CORRECTION (Nov. 15, 22:41 UTC): A previous version of this story incorrectly stated that Sen. Lummis’s bill had failed.
- The crypto industry was concerned about a tax reporting requirement within the bill that sought to expand the definition of a broker for Internal Revenue Service purposes. The bill would require all brokers to report transactions under the current tax code.
- Industry proponents worried the definition would be too broad, capturing entities such as miners and other parties that don’t actually facilitate transactions.
- Sen. Cynthia Lummis (R-Wyo.) and others are attempting to narrow the scope of the law’s crypto broker clause with a separate bill introduced Monday.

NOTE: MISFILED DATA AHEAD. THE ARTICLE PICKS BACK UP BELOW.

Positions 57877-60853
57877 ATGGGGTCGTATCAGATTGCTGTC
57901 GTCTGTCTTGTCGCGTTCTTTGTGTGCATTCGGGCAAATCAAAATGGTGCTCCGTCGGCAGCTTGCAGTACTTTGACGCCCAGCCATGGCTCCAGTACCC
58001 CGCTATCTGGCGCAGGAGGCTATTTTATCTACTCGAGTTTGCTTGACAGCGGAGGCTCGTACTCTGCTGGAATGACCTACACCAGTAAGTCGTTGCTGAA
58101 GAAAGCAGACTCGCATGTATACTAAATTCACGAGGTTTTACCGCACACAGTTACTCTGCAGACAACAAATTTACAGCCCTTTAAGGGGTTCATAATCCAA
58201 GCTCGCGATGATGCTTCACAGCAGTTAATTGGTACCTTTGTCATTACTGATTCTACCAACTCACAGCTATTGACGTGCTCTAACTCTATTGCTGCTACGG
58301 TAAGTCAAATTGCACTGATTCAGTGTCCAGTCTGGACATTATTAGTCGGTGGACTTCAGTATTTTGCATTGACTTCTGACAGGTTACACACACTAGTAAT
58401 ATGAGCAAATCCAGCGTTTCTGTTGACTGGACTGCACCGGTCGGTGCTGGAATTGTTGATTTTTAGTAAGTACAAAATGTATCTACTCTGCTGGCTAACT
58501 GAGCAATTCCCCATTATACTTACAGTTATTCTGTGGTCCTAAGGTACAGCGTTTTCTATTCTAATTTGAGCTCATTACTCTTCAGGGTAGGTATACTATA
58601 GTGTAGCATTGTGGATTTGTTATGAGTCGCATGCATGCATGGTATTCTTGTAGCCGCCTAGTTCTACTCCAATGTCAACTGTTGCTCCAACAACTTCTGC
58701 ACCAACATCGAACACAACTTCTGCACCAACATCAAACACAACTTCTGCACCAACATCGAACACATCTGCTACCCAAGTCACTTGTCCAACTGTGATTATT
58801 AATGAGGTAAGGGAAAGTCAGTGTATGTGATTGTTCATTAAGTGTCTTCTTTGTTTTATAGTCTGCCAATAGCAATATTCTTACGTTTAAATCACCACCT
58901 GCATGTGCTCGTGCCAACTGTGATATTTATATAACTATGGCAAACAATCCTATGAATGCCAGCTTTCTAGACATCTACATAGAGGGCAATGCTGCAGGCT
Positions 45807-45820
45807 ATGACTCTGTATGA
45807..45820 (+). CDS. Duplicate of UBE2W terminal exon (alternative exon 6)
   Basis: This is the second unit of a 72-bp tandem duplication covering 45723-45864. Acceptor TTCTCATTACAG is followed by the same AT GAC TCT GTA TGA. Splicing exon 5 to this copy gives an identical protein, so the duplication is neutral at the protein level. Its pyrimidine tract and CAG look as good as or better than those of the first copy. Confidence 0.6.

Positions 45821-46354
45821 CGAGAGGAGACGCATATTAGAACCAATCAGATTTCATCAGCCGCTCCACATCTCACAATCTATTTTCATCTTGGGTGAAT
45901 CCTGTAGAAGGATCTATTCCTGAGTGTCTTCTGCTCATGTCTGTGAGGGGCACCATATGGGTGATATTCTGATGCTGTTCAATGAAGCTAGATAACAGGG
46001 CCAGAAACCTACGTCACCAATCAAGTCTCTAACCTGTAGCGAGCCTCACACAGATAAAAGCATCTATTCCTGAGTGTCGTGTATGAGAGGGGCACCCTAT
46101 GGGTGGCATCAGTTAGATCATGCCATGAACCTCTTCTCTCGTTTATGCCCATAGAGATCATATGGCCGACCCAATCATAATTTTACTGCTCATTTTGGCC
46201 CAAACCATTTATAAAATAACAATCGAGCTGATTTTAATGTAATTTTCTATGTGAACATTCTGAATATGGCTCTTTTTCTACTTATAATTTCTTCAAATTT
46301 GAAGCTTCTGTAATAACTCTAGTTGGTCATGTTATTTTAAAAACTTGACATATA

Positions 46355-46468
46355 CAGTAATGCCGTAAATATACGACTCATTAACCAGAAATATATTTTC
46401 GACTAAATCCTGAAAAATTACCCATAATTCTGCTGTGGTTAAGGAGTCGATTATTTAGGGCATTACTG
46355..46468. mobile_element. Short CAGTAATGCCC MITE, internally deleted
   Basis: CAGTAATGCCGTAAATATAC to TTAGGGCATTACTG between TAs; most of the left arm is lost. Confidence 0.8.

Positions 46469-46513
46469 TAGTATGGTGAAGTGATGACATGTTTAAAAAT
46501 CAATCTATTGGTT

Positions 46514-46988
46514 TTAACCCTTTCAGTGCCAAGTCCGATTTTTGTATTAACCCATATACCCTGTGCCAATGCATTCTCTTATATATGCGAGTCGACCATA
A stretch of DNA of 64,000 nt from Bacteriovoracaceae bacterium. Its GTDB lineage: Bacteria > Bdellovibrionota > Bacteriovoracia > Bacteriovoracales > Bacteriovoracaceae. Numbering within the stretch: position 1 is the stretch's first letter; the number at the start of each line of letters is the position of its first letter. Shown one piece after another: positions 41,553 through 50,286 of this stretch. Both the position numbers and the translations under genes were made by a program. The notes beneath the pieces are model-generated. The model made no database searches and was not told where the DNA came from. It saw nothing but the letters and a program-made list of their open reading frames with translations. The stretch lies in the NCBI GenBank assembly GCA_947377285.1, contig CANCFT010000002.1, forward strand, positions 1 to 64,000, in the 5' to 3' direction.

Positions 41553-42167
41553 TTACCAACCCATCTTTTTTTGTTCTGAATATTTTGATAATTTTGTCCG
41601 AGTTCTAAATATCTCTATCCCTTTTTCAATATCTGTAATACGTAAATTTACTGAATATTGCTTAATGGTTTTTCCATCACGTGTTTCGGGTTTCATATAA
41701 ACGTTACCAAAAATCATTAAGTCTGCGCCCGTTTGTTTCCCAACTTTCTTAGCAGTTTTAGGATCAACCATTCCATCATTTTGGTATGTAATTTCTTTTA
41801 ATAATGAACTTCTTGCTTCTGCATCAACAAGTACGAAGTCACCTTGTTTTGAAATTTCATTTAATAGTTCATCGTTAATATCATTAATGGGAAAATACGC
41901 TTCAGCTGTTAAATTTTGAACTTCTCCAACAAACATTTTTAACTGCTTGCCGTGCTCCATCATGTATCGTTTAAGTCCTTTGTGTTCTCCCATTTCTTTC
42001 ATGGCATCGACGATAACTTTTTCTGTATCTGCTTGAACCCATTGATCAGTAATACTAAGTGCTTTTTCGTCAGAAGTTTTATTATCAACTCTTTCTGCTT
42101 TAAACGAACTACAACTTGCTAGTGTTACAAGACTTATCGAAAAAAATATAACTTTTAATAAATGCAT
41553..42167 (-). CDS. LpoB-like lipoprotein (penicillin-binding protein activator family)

- Another provision opposed by the crypto industry essentially requires recipients of transactions over $1,000 to verify the sender’s personal information and record his or her Social Security number, the nature of the transaction and other information, and report the transaction to the government within 15 days.
- Some lawyers have pointed out that when applied to cryptocurrencies and other digital assets like non-fungible tokens (NFT), it would be nearly impossible to comply with the law.